Type of Spiritual Experience
A description of the experience
Memantine is marketed under the brands Axura and Akatinol by Merz, Namenda by Forest, Ebixa and Abixa by Lundbeck and Memox by Unipharm. Quote “Despite years of research, whether memantine has any effect in mild to moderate AD is unknown.”
Memantine is the “first in a novel class of Alzheimer's disease medications acting on the glutamatergic system by blocking NMDA glutamate receptors”. In effect it is an NMDA receptor antagonist. But this is not all. Memantine acts as a non-competitive antagonist at the 5HT3 receptor, with a potency similar to that for the NMDA receptor. “The clinical significance of this serotonergic activity in the treatment of Alzheimer's disease is unknown”.
Memantine also acts as a non-competitive antagonist at different neuronal nicotinic acetylcholine receptors (nAChRs) “at potencies possibly similar to the NMDA and 5-HT3 receptors, but this is difficult to ascertain with accuracy because of the rapid desensitization of nAChR responses in experiments”. So it is an anticholinergic. And finally, as if this was not enough, Memantine acts as an agonist at the dopamine D2 receptor.
Memantine is approved for treatment of moderate to severe Alzheimer's disease, and has now received a limited recommendation by the UK's National Institute for Clinical Excellence for patients who fail other treatment options. Within the new guidance memantine is recommended as an option for managing Alzheimer’s disease for people with: moderate Alzheimer’s disease who are intolerant of or have a contraindication to AChE (acetylcholinesterase) inhibitors or those with severe Alzheimer’s disease.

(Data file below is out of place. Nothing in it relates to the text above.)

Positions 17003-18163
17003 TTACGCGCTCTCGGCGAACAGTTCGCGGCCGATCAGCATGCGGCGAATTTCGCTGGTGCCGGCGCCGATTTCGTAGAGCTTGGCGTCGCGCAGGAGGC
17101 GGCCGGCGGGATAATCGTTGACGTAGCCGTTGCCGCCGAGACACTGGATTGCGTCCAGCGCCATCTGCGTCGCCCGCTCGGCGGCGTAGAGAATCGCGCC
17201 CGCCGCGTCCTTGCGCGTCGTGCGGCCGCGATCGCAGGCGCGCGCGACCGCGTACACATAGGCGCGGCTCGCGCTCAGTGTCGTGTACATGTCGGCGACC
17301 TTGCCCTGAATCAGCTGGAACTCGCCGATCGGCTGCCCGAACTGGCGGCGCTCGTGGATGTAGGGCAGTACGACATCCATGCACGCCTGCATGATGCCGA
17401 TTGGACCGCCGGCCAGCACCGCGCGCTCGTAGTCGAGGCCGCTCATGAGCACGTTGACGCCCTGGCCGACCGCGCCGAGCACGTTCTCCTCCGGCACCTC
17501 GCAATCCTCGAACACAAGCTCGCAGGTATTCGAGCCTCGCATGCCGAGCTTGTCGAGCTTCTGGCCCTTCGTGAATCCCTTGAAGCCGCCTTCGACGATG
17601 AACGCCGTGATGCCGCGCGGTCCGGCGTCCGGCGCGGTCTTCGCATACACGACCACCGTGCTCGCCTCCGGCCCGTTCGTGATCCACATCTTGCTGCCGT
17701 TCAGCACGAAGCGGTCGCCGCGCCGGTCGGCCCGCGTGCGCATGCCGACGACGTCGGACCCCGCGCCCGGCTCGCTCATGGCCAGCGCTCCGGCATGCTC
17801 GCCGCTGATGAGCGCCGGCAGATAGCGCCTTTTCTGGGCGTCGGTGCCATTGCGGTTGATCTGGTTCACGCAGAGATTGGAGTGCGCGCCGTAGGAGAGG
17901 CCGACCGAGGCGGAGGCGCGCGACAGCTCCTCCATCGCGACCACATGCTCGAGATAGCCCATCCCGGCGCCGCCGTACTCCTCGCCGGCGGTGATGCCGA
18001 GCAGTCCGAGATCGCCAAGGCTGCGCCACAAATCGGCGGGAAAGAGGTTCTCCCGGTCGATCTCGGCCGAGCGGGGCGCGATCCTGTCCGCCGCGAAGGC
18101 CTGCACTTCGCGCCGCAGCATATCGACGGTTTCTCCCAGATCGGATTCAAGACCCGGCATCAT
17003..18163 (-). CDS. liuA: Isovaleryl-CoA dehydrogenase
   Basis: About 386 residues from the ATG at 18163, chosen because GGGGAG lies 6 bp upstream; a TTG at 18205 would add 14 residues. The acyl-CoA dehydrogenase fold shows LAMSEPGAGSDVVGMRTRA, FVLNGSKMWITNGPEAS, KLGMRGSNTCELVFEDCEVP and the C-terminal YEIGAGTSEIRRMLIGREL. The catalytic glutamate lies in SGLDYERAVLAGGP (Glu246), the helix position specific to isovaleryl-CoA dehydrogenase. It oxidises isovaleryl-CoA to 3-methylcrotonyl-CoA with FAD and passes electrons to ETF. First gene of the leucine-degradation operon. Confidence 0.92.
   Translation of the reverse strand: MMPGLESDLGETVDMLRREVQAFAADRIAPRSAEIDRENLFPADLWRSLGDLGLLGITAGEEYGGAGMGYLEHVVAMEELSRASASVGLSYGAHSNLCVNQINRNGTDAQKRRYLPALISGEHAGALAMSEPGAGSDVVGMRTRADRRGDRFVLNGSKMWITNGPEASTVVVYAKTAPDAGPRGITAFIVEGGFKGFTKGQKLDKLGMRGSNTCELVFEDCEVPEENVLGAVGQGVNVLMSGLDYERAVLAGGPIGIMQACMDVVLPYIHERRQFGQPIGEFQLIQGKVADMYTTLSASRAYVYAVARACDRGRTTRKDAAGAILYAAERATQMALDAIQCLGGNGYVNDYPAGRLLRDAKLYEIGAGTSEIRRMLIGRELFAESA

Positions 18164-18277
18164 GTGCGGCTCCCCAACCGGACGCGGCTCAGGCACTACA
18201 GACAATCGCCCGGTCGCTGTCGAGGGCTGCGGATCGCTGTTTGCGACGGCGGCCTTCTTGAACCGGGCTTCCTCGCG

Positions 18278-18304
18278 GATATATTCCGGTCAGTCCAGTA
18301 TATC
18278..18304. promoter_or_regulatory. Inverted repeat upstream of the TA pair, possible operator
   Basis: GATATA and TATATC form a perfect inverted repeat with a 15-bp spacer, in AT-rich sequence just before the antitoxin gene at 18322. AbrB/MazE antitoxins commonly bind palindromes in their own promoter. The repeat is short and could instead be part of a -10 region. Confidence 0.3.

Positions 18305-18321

Memantine is also being tested for generalized anxiety disorder, epilepsy, opioid dependence, systemic lupus erythematosus, depression, obsessive compulsive disorder, Tourette Syndrome, problem gambling, attention-deficit hyperactivity disorder (ADHD), glaucoma, tinnitus, neuropathic pain including Complex Regional Pain Syndrome, pervasive developmental disorders, HIV associated dementia, nystagmus, multiple sclerosis and autism!
Common adverse drug reactions include confusion, dizziness, drowsiness, headache, insomnia, agitation, and/or hallucinations. Less common adverse effects include vomiting, anxiety, hypertonia, cystitis, and increased libido. It has been reported to induce reversible neurological impairment in multiple sclerosis patients, which led to the halt of an ongoing clinical trial. “ Though exceedingly rare, extrapyramidal side-effects (such as dystonic reactions, etc.) may occur, in particular, in the younger population”
On Jan, 29, 2017 8,808 people reported to have side effects when taking Namenda. Among them, 222 people (2.52%) have Hallucination
On Jan, 30, 2017 8,808 people reported to have side effects when taking Namenda. Among them, 20 people (0.23%) have Hallucination, Auditory
On Jan, 05, 2017 8,808 people reported to have side effects when taking Namenda. Among them, 5 people (0.06%) have Hallucination, Olfactory